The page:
Serraj spells out reforms needed by Libyan healthcare system

By Libya Herald reporter.

 Serraj at healthcare launch

Serraj speaking at the launch of the National Centre of Health System Reform (NCHSR) in Tripoli (Photo: NCHSR)

Tripoli, 2 October 2017:

The healthcare system in Libya has to be radically reformed and more money  put into it, Presidency Council (PC) head Faiez Serraj has said.

Speaking at the launch of the National Centre of Health System Reform (NCHSR) in Tripoli on Saturday, he said that there were a number of developments urgently required if ordinary Libyans were to have access to quality healthcare. Top among these were the rehabilitation and upgrading of existing health facilities and training programmes for medical personnel.

There also had to be cooperation between the public and private sectors. Standards also had to be set, and lessons had to be learned from the healthcare experiences of other countries, he stressed, admitting that the Libyan health system had declined not just with the chaos of the current political crisis, but over decades because of mismanagement by the previous regime.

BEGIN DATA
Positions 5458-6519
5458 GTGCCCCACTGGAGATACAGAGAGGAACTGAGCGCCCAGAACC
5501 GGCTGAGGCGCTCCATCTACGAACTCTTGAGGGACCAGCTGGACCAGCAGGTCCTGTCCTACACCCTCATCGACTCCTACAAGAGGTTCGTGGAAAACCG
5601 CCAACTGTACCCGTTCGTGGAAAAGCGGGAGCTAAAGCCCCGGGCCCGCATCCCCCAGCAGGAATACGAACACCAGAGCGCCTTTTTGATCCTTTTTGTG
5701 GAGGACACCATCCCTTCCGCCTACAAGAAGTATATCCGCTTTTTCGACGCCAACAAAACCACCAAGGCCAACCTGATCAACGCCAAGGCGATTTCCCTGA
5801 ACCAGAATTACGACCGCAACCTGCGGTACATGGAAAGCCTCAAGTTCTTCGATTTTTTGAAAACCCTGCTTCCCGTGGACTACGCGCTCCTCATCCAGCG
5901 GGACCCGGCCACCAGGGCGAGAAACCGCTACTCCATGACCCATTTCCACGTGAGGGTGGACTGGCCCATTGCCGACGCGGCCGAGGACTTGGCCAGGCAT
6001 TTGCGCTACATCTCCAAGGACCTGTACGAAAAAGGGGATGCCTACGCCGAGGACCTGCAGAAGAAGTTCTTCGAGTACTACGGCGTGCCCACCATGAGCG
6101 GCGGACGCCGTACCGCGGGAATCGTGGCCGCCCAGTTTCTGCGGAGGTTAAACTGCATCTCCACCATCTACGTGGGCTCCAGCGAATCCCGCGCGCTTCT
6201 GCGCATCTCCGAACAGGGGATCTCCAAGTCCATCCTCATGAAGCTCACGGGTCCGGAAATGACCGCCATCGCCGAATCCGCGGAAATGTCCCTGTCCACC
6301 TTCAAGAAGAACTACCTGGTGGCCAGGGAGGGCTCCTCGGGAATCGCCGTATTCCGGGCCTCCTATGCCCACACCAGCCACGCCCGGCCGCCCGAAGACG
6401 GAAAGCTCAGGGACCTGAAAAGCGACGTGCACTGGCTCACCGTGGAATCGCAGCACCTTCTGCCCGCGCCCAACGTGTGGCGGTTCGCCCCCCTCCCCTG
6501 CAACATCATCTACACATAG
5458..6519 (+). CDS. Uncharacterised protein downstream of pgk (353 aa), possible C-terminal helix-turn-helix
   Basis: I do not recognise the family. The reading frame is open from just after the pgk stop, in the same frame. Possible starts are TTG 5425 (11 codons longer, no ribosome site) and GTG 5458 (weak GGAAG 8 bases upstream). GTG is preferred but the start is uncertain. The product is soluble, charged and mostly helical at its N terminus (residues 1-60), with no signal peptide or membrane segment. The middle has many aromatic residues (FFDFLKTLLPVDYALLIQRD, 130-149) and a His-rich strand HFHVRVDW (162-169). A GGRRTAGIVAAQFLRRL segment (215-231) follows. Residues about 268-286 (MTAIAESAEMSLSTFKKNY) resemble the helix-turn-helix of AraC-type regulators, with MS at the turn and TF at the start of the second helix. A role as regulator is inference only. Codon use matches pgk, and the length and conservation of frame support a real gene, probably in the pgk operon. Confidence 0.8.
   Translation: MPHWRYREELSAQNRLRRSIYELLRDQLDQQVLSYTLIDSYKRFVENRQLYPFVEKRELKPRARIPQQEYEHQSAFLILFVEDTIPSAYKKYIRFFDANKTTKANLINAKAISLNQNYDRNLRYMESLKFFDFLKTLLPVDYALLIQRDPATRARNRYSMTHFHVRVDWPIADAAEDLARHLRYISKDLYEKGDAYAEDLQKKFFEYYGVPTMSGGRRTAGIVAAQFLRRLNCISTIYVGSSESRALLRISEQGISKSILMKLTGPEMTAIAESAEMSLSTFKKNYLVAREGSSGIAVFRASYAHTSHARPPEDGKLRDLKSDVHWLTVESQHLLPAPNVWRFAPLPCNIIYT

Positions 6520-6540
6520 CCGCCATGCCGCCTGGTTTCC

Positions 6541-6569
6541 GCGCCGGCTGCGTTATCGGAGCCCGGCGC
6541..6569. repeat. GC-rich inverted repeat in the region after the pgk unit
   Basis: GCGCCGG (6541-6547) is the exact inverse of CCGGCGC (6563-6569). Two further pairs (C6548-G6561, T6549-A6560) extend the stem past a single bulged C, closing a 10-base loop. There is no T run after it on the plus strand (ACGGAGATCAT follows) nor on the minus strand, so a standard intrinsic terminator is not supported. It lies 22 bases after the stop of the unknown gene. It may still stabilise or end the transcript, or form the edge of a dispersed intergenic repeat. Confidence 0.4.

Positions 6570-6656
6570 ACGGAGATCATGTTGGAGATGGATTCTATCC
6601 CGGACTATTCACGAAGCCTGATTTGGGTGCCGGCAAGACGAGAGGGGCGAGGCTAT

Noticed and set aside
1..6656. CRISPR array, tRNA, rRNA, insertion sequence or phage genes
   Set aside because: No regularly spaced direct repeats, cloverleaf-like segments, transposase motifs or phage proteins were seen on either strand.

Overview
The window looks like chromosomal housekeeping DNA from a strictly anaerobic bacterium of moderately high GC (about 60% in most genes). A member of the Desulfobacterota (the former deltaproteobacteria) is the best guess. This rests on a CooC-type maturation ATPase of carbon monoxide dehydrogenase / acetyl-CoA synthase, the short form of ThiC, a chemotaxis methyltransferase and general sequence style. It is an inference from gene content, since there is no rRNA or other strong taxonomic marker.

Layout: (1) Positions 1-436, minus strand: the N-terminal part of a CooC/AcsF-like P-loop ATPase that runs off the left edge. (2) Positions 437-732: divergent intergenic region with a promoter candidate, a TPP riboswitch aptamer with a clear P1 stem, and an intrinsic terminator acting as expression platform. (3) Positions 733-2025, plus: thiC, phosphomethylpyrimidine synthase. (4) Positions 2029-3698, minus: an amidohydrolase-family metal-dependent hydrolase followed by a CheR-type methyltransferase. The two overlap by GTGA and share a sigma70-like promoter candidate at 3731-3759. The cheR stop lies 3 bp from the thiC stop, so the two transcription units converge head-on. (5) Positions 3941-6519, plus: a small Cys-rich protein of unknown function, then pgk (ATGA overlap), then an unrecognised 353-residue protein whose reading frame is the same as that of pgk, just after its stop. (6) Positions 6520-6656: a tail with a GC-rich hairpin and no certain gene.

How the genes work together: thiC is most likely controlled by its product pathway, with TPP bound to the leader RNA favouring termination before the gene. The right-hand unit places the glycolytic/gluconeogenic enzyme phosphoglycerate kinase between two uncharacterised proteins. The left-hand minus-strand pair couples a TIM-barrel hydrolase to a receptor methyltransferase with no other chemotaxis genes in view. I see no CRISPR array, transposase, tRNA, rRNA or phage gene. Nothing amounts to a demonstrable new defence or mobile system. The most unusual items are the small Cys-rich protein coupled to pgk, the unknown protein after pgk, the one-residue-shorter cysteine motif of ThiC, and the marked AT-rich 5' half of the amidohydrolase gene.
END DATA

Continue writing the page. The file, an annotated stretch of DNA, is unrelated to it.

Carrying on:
Serraj also called for regular conferences in Libya to exchange information on the latest ideas in healthcare. It was not enough simply to come up with new systems for the country’s health service, he added. They had to be monitored as well, to make sure the ideas were happening, and working.

With the launch of the NCHSR, the heath service in Libya could improve, Serraj said. A quality health system and a quality education system were two of the main foundations in building a modern democratic state, he told the two-day conference on healthcare reform, adding that much more money had to be invested in both.

The NCHSR launch ceremony, attended by various health and education experts and officials including deputy PC health and education ministers, delegates then proceeded on Saturday and yesterday to discuss healthcare changes.

The NCHSR was set up in March 2017 by the Presidency Council to coordinate national efforts and international backing to reform and modernise the system. Headed by Samir Sagar, it operates in collaboration with the health ministry, and springs out of the Libya Health System Strengthening Programme (LHSS), set up between the Libyan authorties and the European Union.

The NCHSR’s goal is to

  • restructure the health system;
  • ensure full funding for a service that is free to patients at the point of use;
  • involve the private sector;
  • have a healthcare service in line with international standards;
  • decentralise;
  • have a service where health workers, whether in the private or public sectors, are properly paid for their work;
  • develop a master plan to achieve universal health care in Libya.

 

 

 

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